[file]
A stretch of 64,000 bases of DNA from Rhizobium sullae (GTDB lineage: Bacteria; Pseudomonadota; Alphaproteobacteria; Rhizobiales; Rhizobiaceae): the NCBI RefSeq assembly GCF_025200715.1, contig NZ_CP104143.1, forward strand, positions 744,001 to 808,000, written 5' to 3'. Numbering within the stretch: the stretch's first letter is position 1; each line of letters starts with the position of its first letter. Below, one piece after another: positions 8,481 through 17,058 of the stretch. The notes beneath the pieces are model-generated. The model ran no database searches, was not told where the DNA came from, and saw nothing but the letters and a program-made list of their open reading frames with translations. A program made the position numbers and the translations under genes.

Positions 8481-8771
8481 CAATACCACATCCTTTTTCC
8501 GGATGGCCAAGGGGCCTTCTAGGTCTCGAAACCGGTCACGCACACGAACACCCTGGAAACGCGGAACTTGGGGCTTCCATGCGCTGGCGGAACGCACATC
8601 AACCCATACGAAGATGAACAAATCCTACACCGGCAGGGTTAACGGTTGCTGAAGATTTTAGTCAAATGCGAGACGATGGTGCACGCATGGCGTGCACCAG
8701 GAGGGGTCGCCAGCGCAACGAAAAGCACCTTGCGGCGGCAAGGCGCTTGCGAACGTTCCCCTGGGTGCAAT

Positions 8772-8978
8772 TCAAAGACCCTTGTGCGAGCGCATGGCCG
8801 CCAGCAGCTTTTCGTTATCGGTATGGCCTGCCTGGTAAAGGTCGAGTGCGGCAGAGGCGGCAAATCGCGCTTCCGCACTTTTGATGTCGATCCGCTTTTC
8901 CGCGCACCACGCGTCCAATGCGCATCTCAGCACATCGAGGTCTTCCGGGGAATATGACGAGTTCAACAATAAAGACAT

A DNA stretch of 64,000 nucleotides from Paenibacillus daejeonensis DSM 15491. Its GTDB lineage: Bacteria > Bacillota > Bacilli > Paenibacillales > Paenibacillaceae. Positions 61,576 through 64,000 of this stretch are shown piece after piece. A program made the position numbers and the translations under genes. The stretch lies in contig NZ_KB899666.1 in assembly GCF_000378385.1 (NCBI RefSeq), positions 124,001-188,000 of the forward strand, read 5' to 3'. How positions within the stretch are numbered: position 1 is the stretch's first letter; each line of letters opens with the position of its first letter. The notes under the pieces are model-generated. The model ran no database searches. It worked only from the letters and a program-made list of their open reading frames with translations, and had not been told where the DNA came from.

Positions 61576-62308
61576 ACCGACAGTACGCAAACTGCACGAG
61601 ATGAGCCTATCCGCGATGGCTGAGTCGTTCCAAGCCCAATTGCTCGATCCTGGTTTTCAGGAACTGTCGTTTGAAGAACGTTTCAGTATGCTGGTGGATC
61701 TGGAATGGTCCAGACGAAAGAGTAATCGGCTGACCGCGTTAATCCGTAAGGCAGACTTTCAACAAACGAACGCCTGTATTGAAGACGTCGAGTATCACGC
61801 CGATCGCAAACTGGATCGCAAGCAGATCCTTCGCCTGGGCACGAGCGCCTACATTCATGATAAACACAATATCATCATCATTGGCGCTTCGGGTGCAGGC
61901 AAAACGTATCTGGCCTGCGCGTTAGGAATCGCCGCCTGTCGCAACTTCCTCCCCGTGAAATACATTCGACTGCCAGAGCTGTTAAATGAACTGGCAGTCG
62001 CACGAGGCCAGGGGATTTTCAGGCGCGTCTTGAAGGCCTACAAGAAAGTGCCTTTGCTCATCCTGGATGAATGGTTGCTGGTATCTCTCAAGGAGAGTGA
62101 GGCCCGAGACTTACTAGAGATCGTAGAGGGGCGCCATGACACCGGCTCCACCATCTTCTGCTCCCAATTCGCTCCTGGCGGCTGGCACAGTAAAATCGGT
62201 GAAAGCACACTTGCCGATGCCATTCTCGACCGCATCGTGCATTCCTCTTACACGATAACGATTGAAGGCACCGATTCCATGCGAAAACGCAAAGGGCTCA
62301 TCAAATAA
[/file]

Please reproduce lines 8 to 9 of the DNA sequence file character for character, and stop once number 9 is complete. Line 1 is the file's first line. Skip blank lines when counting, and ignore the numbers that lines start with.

8772 TCAAAGACCCTTGTGCGAGCGCATGGCCG
8801 CCAGCAGCTTTTCGTTATCGGTATGGCCTGCCTGGTAAAGGTCGAGTGCGGCAGAGGCGGCAAATCGCGCTTCCGCACTTTTGATGTCGATCCGCTTTTC